The Impact of War

Training U.S. Troops in Core Values

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How are U.S. troops trained in the rules of war before they are sent into battle? The rules have not changed for more than 60 years. Marine Lt. Gen. Bernard Trainor (retired) lends Lynn Neary his insights.


The military says ethics training will remind the troops of the values that separate us from our enemies. But battlefield ethics have become increasingly complicated for the U.S. military as they operate in areas populated by both civilians and insurgents alike. Retired Marine Corps Lt. Gen. Bernard Trainor joins us in the studio. He and Michael Gordon co-wrote the book Cobra II: The Inside Story of the Invasion and Occupation of Iraq. Thanks so much for being with us, Gen. Trainor.

Lt. Gen. BERNARD TRAINOR (Retired): Nice to be with you, Lynn.

NEARY: Let me ask you about this ethics training. First of all, is it just part of regular training for troops? And is this going to be in addition to whatever training they may have in values and ethics already?

Lt. Gen. TRAINOR: Yeah, that's a good question. I don't know exactly what they plan on doing there. But I will say this. There is an ethics program that is established from the time a youngster goes in the military and so drilled into them that thou shalt not do this or thou shalt not do that, and it's reinforced through all their period. Let me given an example. Marine, you're going through a village and you look up and there in the window of one of the houses is a terrorist with an AK-47. He's aiming at you. But he also has a baby in his arms to protect him. What do you do, Marine?

NEARY: What is a Marine, what is a soldier trained to do in a case like that?

Lt. Gen. TRAINOR: Well, the thing is, you have a right to defend yourself. But you have no right to kill the innocent. Now, he has to make a judgment in his own mind. If he can kill the insurgent, obviously, that's the thing for him to do without harming the child. If he has to duck out of the way and get at the insurgent another way, that's what he has to do.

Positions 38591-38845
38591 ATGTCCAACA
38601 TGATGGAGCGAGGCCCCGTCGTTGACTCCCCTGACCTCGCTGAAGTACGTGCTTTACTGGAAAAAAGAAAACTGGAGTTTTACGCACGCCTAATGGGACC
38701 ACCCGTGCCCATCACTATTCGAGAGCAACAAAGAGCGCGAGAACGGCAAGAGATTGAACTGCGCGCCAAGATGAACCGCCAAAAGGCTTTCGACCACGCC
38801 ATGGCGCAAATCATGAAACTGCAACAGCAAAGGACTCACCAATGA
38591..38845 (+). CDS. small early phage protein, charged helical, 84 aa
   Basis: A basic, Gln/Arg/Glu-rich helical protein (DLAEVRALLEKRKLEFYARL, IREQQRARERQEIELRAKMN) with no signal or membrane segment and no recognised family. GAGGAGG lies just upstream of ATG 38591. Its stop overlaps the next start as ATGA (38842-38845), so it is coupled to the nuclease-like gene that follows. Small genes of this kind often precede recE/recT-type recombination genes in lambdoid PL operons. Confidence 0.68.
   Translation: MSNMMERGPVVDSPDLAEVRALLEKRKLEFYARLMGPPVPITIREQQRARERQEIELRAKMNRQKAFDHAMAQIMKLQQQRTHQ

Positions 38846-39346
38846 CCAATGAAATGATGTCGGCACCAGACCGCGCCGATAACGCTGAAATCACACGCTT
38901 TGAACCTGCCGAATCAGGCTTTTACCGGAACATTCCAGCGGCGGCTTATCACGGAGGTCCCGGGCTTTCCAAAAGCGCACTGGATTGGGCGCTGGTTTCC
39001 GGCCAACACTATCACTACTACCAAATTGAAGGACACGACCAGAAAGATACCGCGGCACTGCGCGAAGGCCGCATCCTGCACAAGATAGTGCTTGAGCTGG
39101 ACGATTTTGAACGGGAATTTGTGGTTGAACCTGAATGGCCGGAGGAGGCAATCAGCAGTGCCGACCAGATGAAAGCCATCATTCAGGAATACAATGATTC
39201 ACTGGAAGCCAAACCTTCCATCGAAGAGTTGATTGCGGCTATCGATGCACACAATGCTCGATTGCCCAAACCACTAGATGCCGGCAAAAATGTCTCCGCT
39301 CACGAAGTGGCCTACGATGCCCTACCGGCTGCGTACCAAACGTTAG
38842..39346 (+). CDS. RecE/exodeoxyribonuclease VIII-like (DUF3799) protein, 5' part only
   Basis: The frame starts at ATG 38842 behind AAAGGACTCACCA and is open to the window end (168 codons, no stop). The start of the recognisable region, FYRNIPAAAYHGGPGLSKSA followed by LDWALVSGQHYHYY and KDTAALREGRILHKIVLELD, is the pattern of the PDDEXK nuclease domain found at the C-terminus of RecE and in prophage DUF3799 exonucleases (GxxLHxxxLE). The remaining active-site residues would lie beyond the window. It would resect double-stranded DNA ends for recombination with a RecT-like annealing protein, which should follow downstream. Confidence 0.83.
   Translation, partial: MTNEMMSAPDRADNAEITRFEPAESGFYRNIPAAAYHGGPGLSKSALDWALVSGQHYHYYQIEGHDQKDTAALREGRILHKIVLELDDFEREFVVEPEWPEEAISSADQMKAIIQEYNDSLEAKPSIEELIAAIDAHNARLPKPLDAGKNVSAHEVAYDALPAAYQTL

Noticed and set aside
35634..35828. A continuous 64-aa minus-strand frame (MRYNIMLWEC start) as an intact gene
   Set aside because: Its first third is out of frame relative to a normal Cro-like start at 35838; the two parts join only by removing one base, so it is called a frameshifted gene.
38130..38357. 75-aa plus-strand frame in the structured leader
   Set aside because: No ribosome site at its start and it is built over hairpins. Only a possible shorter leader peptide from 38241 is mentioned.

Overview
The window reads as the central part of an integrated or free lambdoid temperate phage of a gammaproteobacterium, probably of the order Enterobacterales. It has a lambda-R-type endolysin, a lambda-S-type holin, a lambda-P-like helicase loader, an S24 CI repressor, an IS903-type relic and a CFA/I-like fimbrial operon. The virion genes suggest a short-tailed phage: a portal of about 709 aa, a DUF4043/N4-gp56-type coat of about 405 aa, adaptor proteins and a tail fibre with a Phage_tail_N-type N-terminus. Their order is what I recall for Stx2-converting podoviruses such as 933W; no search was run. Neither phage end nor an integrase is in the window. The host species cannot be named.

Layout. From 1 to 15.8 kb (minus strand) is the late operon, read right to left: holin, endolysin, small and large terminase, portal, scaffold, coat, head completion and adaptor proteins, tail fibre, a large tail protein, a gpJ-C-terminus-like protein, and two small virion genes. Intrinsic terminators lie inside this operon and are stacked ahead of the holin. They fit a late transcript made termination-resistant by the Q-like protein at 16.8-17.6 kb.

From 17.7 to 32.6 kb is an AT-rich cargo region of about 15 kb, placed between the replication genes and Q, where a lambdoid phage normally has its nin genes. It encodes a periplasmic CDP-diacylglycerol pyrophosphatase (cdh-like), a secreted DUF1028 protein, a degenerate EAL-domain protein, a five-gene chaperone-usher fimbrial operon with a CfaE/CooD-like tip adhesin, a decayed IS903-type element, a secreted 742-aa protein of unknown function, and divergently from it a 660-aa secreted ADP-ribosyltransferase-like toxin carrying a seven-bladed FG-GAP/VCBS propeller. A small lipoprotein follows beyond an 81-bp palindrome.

NEARY: Do the rules of engagement, do the ethics of war change? Are they evolving as wars change?

Lt. Gen. TRAINOR: No. You know, we have a tradition, the Just War tradition, in this country, which goes back centuries in its evolution. But one of the foundation elements of it is that you do not deliberately harm, kill innocent people. You protect them. And this applies whether it was in this war or whether it was in Vietnam, Korea or World War II.

NEARY: Do you think there are some situations in Iraq that are really different from any that have occurred before?

Lt. Gen. TRAINOR: No, there's nothing new here. You have to understand that people can become overwhelmed by the tragedies that they find themselves facing and the frustration that they're facing. But that is not an excuse. That's extenuating mitigating circumstances, but it's not an excuse for murder.

NEARY: Yeah. And what about the fact that it looks as though not only was there an incident in Haditha, but there was a cover-up as well. And I would imagine that part of that ethical training needs to be the reinforcement that when something occurs, people shouldn't be covering it up, people should be reporting it.

Lt. Gen. TRAINOR: You hit on a very important point. There are two issues here. One, was murder committed? And issue two, was there a cover-up? And that's also being investigated. Now, let's be realistic about this. You have a team out there, maybe four men led by a young NCO, and perhaps they do this. They've been overwhelmed by what they've see and so forth, and they overreact. And there's deliberate murder out of a sense of frustration or what have you. Let's take that as kind of a given for the hypothetical case that we're dealing with. Now, it's not likely that that outfit, which is operating semi-independently somewhere, it's not likely, at the end of the day, that they're going put themselves on report and say, oh, by the way, we committed cold-blooded murder. No, they're going to put the best face on it.

Okay. Now, I will also tell you this from 40 years of experience in the Marine Corps, that when that unit gets back, it's not long before the rumor gets around, something happened out there. Now, it's the job of the next level leadership along the line, whether it's a platoon leader or a company commander, if he smells something fishy and he starts to hear these rumors, it's his obligation to check into it. And if he doesn't, if it still smells as it goes up the line, the next level should be doing it. Now, if that is not done, then that's a case of dereliction of duty on the part of the leadership.

NEARY: Thanks very much, General.

Lt. Gen. TRAINOR: Thanks very much, Lynne. It's been a pleasure to be on with you.

NEARY: Retired Marine Corps Lt. Gen. Bernard Trainor is co-author of the book Cobra II: The Inside Story of the Invasion and Occupation of Iraq.

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